As Michael Brune said, "The President and the EPA have not just the authority, but the responsibility to move forward with bold measures to protect American families from the increasing threat of climate disruption."
-- Joanne Spalding, Sierra Club Managing Attorney
The Florida Chapter's Panther Critical Habitat Campaign is partnering with Preserve our Paradise to stop Big Oil from leaving its dirty footprints all over Golden Gate Estates in Naples, where a Texas-based oil company wants to drill an area just one mile from the Florida Panther National Wildlife Refuge and within 1,000 feet of residences.
Grassroots opposition is beginning to grow. Last month, more than 100 people protested at the Naples Pier, erecting a symbolic oil well in front of Governor Rick Scott's beachfront home. The controversy has prompted the Environmental Protection Agency to agree to hold a public hearing later this year.
The battle first began when the Dan A. Hughes Company leased over 100,000 acres at the Naples site and submitted a drilling proposal. To placate the public, the state Department of Environmental Protection (DEP) hosted a hearing last month, which ended up being "poorly executed," according to Alexis Meyer, a Sierra Club organizer for the Panther Critical Habitat Campaign.
"No one was able to hear questions or answers, people crowded around tables, officials were unable to answer, and citizens left feeling ignored and frustrated," she said.
Unsurprisingly, the DEP moved ahead and approved the permit request. Despite the proximity of the proposed oil wells to prime panther habitat, "no biological opinions or environmental assessments have been done for this project," said Meyer. "Since this project would affect a federally protected endangered species, there is a concern that these companies are not following proper regulations."
According to the Tampa Bay Times, the oil company's permit request met DEP's criteria even though "none of those requirements involves staying away from where people live." And a specific distance to homes is not mentioned in the rules.
Locals hope federal protections for the panther will give them the leverage they need to fight back since the state agency has done little. The DEP has approved more than 40 oil drilling permits -- while denying none -- over the past five years. Activists think this will be a wake-up call to spark grassroots action and instill a sense of urgency among locals.
"The oil well is only the tip of the iceberg for southwest Florida," said Meyer. "Opening up this site to drilling endangers Florida panthers, the watershed, our aquifers, and violates environmental justice for local residents. It's sets a precedent to open more land for drilling at a time when we should be looking toward clean, sustainable energy alternatives such as wind and solar."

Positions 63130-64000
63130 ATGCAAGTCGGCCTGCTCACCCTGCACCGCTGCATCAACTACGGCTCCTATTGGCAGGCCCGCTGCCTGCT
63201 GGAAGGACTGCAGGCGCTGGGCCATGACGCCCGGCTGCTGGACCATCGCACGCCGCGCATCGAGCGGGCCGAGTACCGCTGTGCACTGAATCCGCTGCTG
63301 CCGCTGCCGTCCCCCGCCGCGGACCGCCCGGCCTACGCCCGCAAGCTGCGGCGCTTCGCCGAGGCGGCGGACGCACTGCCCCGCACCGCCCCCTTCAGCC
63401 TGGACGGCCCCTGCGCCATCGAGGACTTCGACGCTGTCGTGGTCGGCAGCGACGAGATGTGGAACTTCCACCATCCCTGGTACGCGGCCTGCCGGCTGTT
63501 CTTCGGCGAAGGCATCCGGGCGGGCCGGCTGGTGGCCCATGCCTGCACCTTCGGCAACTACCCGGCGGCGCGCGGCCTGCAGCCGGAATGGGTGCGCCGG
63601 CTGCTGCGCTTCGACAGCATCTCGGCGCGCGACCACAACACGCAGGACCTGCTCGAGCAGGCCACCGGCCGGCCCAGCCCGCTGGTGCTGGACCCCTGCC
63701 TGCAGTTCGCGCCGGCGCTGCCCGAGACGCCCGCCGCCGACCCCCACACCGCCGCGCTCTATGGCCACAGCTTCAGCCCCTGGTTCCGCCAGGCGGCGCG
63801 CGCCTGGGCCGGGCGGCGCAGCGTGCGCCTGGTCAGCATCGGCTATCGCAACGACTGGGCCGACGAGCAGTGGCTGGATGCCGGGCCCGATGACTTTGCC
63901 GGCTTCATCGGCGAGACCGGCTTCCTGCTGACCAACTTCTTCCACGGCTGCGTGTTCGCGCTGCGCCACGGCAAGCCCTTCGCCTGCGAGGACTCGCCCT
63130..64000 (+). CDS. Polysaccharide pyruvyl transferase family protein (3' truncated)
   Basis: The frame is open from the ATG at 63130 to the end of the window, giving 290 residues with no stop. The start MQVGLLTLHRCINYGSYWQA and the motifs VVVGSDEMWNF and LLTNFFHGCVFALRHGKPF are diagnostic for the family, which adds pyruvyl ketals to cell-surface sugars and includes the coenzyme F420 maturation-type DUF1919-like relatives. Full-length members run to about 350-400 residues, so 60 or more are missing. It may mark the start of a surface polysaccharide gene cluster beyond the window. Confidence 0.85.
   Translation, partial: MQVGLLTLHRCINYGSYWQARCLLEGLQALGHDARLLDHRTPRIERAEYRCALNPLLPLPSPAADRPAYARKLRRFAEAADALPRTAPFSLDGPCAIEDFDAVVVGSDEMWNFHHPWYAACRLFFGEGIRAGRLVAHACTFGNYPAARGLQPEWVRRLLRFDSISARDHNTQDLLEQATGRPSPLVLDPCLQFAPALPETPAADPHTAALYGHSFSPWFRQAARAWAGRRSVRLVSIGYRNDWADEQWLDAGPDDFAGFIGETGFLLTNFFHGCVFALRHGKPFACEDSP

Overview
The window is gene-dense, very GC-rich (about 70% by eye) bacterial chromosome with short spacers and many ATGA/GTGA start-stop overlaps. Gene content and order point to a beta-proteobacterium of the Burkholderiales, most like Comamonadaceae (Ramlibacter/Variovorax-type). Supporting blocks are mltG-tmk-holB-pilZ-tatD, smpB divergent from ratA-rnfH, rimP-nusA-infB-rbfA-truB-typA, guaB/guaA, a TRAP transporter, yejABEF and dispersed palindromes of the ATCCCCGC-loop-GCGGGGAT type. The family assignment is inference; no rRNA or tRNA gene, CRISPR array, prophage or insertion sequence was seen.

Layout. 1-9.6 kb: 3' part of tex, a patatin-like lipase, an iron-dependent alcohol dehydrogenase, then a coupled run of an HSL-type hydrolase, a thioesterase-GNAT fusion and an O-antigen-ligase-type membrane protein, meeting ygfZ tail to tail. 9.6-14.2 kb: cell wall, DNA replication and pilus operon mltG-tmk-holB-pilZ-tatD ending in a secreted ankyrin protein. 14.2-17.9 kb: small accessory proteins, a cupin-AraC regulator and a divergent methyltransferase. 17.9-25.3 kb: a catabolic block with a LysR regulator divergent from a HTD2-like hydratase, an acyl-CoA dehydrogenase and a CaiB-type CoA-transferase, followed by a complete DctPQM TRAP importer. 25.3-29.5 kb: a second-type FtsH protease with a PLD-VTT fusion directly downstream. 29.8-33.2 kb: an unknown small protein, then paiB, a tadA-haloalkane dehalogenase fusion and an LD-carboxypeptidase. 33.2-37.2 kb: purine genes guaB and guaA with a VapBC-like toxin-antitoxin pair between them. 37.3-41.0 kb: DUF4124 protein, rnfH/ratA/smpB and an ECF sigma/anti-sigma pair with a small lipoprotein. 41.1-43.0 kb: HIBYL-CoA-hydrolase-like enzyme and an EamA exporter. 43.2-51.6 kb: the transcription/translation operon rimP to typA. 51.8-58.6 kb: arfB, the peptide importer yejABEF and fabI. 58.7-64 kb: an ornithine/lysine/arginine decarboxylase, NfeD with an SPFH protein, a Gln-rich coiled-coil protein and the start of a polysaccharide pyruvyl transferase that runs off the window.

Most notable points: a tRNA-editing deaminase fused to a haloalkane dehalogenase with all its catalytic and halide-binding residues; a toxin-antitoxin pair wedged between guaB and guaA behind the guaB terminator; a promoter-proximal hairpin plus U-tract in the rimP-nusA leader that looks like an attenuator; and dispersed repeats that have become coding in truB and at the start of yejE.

(Photos: Alexis Meyer)
-- Brian Foley
More than 840,000 Americans have been sent home instead of work. National parks and public lands are off-limits to everyone but oil and gas drillers. 9 out of 10 employees at the Environmental Protection Agency have been furloughed. Small business loans are on hold, health and safety inspections are suspended, and our economy is taking a $160 million hit every day - you’d think that we’d be hearing universal condemnation of the ongoing government shutdown.
But some special interests are benefitting from public health and consumer watchdogs being pulled off the beat -- and they don’t even have the sense to keep be quiet about it.
Take Southern Company CEO Thomas Fanning, for example. While speaking to Senators at a meeting the day after the government shut down, SNL Energy reported that Fanning couldn’t contain his enthusiasm:
“I was thrilled actually to have this event in this kind of environment."
With clean air cops at the EPA off the beat during the shutdown, big polluters like Fanning may have it easy - there are fewer people watching what his company is dumping into our air and water. For the rest of us, its not so thrilling.
But Fanning’s not alone. Indeed, Michael Needham - chief executive of the right-wing Heritage Action political organization-- sang the shutdown’s praises. Amid news that Heritage Action took $500,000 from the oil-rich Koch Brothers, Needham lauded the shuttering of two government agencies that have been the target of both Heritage and Koch smear campaigns, declaring he’d love to see them closed until the extremely unlikely defunding of the Affordable Care Act -- in other words, indefinitely:
“If we want to sit in a government shutdown for the next several weeks over the NLRB [National Labor Relations Board] and EPA [Environmental Protection Agency] being shut down, I’m perfectly happy to sit in that situation until President Obama stops this unaffordable and unfair law.”